• Sami Holmes

The Truth About Keto

Updated: Jul 29, 2019

Here’s everything you need to know about keto – what it is, how it works, if it's safe, and why there is a diet made specifically to exclude carbohydrates (FYI: CHO = carbohydrates)


Let me start off by saying that there is not one "diet" that is better than another. Everyone’s body is different with it's own individual, unique needs. Your body burns a specific number of calories per day. To lose weight, you need to consistently consume less than what you burn. To gain muscle mass, you need to consume more. To maintain your body weight, you need to consume the same amount of calories as you burn.


What is Keto?


A keto diet is very low in carbs, high in fat, and moderate in protein. A typical keto diet ranges from 20-40g of CHO per day, max. The DRI (Dietary References Intake) of CHO for men and women is 130g per day. 130g per day is based on the average minimum amount of glucose (CHO) the brain uses each day. So essentially 3-6 days on a typical keto diet will equate to 1 day of the DRI CHO intake. The National Academy of Sciences developed the AMDR (Acceptable Macronutrient Distribution Range) and recommends that CHO make up 45-65% of your total daily calories. Based on a 2,000 calorie diet, that would result in 225-325g of CHO per day. This range is based on scientific evidence suggesting that this percentage decreases the risk of chronic diseases and prevents essential nutrient deficiencies.


Clearly, CHO are important. They are a good source of fiber, fuel most exercise activities, and some nerve cells in the brain, eyes, & red blood cells are entirely dependent requiring a constant source of glucose (CHO). For a longer list of CHO functions, click HERE.


Ketones are normally produced in the body in small amounts, but ketone levels increase in periods of fasting, diabetics, and high-fat diets.

Keto is short for ketogenic which refers to a metabolic state called ketosis. The body needs glucose to burn fat efficiently, so when CHO are not readily available, the liver cannot break down fat completely. So instead, it produces small compounds called ketone bodies. Ketones are metabolic by-products (think leftovers) of excess fatty acid metabolism. Ketone bodies can serve as an energy source in most cells and are critical during fasting and starvation situations.


Ketones are normally produced in the body in small amounts, but levels increase in periods of fasting, diabetics, chronic alcoholics, and low-carb diets. Too many ketone bodies can result in ketoacidosis. Ketoacidosis means that the body cannot properly regulate ketone production or ketones are being produced quicker than the body can use them, creating a build up of ketone bodies in tissues and fluids. The accumulation commonly causes dehydration and substantially decreases the pH of the blood (making the blood increasingly acidic). In extreme cases, coma or death may result. To prevent this risk, an absolute minimum of 50-100g of CHO per day is recommended.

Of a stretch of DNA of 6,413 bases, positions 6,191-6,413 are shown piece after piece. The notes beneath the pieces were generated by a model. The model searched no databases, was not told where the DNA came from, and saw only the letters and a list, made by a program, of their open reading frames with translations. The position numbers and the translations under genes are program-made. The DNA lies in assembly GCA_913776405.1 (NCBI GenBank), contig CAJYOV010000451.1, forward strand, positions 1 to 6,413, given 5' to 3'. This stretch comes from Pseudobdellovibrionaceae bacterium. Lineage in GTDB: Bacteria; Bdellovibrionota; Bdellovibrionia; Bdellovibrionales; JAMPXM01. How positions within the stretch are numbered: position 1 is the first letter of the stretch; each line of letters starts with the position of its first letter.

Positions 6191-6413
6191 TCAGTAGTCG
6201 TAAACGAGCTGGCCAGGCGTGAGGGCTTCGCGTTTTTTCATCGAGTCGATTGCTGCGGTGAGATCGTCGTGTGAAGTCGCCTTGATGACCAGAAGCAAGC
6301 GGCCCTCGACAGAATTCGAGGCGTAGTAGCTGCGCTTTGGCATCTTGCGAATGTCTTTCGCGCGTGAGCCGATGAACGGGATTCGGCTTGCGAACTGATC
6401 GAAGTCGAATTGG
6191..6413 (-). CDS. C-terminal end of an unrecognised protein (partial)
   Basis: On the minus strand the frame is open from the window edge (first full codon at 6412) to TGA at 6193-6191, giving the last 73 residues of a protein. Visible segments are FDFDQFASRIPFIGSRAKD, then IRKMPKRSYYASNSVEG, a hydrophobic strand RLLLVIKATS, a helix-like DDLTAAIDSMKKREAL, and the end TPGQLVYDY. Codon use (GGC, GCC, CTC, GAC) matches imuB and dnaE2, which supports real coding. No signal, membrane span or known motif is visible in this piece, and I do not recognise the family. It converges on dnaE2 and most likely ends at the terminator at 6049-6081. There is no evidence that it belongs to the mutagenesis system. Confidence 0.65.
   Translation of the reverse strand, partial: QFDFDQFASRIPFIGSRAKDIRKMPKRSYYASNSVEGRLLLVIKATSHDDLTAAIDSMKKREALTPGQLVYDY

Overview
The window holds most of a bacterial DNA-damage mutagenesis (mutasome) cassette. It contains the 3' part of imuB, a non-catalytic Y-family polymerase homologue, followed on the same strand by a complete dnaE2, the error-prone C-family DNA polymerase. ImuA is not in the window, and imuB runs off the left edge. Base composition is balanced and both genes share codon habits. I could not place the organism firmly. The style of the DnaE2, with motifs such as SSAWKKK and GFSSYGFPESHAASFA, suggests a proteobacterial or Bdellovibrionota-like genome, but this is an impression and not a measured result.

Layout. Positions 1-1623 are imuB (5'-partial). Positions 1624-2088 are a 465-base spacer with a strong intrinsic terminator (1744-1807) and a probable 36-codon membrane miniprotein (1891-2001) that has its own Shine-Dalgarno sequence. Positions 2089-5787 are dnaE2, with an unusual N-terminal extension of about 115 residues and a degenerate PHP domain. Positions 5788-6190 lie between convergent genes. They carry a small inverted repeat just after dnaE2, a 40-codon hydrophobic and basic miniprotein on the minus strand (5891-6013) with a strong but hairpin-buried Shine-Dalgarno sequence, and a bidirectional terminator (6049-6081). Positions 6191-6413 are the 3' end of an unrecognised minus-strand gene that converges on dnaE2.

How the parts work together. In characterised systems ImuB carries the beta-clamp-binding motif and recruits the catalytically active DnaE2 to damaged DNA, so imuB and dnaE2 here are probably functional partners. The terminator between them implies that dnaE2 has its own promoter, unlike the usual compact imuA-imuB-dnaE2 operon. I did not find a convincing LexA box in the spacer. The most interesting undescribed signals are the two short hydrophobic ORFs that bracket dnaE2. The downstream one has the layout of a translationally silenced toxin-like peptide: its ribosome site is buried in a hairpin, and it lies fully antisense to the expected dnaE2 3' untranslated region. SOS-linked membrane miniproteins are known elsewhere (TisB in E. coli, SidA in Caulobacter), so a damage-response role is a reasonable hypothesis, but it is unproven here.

Why is this low-carb // high fat diet so popular?


When CHO intake is too low (AKA not eating enough CHO in the daily diet) to maintain blood sugar levels and to support the CNS (Central Nervous System = brain and spinal cord) then gluconeogenesis occurs. Gluconeogenesis is when the body forms new glucose from proteins and fats. First the body will use protein in body tissues to form new glucose. 1g of protein results in 0.56g of glucose. Then the body will turn to fats to form new glucose. Once in the body, fats break down to fatty acids and glycerol. Glycerol can be converted to glucose via gluconeogenesis in the liver. 1g of glycerol results in 1g of glucose.


Glycerol (coming from fats) yields a greater amount of glucose than protein, which is why keto diets are typically high in fat. This is the basic reasoning behind the keto diet; your body will burn stored fat as energy due to the extremely low CHO diet. That sounds like a dream come true, right? Maybe, maybe not...


Fat is the main energy source at rest and during low-intensity exercise. As the exercise intensity increases to moderate / high, CHO become the main energy source. The switching from fat to CHO as the fuel source is called the crossover concept. This occurs at about 65-85% of a person's working capacity.


Exercising on a Keto Diet